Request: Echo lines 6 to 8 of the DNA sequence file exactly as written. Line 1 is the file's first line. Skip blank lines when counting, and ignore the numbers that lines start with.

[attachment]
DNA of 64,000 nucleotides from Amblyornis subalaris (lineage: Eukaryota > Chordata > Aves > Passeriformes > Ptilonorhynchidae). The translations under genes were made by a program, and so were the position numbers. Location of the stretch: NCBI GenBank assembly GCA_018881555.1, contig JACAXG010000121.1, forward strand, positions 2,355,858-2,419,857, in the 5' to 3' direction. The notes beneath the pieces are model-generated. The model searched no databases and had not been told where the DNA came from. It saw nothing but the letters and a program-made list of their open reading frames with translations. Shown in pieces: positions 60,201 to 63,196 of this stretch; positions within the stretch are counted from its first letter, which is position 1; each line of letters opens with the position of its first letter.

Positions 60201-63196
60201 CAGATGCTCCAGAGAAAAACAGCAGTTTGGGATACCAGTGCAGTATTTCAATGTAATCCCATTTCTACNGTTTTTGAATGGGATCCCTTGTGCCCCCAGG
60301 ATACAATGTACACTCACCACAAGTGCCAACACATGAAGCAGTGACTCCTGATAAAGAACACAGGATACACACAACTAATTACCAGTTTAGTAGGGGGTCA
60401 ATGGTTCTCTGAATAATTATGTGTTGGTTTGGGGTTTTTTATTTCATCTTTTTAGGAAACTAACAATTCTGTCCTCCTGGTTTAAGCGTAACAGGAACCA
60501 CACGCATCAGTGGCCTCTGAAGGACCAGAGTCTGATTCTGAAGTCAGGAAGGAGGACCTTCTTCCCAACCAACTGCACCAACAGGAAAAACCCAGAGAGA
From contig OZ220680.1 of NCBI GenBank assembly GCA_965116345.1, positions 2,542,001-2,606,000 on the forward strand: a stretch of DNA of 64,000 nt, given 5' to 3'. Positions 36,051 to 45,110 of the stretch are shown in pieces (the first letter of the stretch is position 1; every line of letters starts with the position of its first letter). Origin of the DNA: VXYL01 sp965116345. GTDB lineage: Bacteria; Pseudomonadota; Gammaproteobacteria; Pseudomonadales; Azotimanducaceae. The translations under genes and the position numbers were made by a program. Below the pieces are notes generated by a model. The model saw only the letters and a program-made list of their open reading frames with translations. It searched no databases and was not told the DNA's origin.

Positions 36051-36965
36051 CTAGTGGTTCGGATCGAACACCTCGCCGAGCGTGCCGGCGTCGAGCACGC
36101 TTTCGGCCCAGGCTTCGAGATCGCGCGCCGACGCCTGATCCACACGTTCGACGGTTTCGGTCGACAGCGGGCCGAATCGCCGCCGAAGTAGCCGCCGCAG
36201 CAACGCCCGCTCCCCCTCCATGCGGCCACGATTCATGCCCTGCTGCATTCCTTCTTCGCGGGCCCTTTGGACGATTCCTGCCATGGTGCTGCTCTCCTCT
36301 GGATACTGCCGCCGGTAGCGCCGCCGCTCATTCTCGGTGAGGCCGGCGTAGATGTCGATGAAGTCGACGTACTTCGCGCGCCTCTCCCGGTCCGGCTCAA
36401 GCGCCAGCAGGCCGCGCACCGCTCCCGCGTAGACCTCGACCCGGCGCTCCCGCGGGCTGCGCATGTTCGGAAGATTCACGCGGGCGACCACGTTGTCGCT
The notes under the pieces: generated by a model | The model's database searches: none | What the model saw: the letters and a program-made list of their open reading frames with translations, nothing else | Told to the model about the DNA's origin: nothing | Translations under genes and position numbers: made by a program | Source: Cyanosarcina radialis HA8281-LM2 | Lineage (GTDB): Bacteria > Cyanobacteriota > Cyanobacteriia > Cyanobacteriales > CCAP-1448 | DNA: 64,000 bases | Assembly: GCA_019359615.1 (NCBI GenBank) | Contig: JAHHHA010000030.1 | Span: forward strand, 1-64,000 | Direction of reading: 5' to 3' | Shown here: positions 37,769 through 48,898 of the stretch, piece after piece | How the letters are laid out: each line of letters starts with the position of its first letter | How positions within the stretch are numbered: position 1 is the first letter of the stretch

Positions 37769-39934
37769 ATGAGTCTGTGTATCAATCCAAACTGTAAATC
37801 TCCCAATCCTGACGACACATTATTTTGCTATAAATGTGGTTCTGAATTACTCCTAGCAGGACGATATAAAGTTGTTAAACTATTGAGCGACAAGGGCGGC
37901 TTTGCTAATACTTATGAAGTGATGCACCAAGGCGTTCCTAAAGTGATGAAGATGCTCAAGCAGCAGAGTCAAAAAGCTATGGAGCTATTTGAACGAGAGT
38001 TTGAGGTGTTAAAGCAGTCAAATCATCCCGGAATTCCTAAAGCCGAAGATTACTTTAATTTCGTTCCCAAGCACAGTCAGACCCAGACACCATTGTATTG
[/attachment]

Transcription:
60501 CACGCATCAGTGGCCTCTGAAGGACCAGAGTCTGATTCTGAAGTCAGGAAGGAGGACCTTCTTCCCAACCAACTGCACCAACAGGAAAAACCCAGAGAGA
From contig OZ220680.1 of NCBI GenBank assembly GCA_965116345.1, positions 2,542,001-2,606,000 on the forward strand: a stretch of DNA of 64,000 nt, given 5' to 3'. Positions 36,051 to 45,110 of the stretch are shown in pieces (the first letter of the stretch is position 1; every line of letters starts with the position of its first letter). Origin of the DNA: VXYL01 sp965116345. GTDB lineage: Bacteria; Pseudomonadota; Gammaproteobacteria; Pseudomonadales; Azotimanducaceae. The translations under genes and the position numbers were made by a program. Below the pieces are notes generated by a model. The model saw only the letters and a program-made list of their open reading frames with translations. It searched no databases and was not told the DNA's origin.

Positions 36051-36965